After posting my troubles on the Newsgator Support Forum, it was determined that theres was a bug in the “Delete all posts on this page” function. In less than three days, they fixed the bug, got the code into production, and they were able to restore all my lost clips. My 300 lost clips were joined by about 400 other clippings that I had saved and subsequently deleted over the past year. While I’m very happy to have my clippings back, it got me thinking about how Web 2.0 companies retain data.
Now Newsgator has mostly my attention data. I consider this data to be fairly public, but some folks might disagree. The fact that they were able to restore my data means that they are retaining it for some period of time. Every company that stores user data on the web faces a choice. What do they do with data that is “deleted” by users? There’s an obvious value in keeping it, both for the customers, and for the business. The customer might want the data restored. The business might want it for historical analysis.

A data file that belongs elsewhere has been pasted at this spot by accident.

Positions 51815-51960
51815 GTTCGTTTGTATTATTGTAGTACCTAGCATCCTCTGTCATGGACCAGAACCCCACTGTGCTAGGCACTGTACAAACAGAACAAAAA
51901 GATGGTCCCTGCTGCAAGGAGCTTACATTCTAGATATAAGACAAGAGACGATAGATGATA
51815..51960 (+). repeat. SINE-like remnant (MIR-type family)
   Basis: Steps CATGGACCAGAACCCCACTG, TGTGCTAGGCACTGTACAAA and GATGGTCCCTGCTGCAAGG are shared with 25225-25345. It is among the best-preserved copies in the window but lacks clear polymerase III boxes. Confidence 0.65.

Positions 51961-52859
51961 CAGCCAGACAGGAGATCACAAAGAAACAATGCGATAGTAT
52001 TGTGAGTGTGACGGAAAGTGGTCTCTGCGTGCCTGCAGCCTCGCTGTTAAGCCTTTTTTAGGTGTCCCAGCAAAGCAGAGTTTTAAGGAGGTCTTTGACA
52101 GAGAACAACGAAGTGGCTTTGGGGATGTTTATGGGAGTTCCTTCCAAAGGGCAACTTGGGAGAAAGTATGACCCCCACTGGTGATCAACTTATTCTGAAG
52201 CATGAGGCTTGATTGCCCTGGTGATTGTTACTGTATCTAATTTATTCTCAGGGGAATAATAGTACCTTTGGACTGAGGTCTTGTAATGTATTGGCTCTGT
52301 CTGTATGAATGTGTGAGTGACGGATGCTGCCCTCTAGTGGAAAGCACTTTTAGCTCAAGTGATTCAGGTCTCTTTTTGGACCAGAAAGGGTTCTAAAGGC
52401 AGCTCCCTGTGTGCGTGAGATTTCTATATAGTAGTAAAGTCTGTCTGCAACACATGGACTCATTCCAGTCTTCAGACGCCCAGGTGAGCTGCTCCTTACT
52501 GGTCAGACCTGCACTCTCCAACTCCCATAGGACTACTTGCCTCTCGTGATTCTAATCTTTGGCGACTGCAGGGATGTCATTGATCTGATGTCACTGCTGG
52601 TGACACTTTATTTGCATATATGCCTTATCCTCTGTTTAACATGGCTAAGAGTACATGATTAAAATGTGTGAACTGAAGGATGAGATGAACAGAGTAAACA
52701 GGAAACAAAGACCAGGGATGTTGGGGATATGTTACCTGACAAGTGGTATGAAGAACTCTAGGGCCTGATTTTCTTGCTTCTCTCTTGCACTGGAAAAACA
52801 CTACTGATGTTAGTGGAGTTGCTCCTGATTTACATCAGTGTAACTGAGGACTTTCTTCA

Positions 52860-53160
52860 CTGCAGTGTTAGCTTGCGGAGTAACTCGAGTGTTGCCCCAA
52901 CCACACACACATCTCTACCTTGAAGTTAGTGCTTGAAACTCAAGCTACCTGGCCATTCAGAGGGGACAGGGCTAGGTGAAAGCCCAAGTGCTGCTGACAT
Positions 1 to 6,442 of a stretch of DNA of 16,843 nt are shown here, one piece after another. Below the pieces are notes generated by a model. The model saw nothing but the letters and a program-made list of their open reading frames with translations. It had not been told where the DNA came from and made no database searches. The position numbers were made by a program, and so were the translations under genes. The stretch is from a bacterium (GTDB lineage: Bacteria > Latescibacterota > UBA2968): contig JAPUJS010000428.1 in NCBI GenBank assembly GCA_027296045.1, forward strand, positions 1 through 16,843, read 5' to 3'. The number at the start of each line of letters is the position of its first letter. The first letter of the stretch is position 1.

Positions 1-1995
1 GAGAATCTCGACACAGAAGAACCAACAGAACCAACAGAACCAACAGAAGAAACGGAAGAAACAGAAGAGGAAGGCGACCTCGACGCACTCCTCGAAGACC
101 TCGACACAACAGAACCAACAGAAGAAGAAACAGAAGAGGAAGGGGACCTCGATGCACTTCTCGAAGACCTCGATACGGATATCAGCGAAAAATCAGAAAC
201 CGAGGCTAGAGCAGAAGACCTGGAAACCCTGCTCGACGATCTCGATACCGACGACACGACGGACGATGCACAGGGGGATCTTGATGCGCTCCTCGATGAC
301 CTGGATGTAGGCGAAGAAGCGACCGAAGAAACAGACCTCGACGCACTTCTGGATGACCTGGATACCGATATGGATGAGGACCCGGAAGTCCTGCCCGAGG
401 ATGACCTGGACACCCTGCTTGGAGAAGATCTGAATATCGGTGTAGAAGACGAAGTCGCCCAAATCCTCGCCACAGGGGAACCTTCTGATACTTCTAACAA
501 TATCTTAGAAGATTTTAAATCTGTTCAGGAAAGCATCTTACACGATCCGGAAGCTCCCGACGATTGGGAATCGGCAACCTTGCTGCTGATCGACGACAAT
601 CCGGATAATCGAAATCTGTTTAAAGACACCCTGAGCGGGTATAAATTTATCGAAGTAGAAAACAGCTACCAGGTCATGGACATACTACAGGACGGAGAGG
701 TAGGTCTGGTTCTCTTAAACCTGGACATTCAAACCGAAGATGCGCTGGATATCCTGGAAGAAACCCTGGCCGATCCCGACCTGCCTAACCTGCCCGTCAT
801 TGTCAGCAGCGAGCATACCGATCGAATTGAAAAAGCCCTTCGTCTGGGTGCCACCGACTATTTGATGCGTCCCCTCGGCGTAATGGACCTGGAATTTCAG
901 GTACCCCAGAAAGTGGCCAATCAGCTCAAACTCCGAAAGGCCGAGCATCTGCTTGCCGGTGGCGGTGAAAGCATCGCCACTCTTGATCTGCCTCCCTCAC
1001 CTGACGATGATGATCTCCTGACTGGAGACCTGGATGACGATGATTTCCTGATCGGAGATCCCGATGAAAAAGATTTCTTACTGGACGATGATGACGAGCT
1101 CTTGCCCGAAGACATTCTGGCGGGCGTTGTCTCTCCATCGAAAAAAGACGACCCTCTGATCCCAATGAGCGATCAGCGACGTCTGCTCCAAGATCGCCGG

Now, I haven’t researched any of these companies, so I don’t know what the answers are. Just food for thought. If you remove a photo from Flickr, is it really gone? What about the email you delete from Hotmail or Gmail? The draft blog post on Blogger that you decided not to publish?
We’re used to data retention questions coming up in a work context, but more and more of our personal data is living in data farms operated by companies like Yahoo!, Google, and Microsoft. I’m sure if you dig, you can find most of the data retention policies. Probably in the long legalese usage agreements that normal users click past without reading. This probably won’t come to the public’s attention until some high profile criminal prosecution pulls out all the stops and subpoenas all this retained data.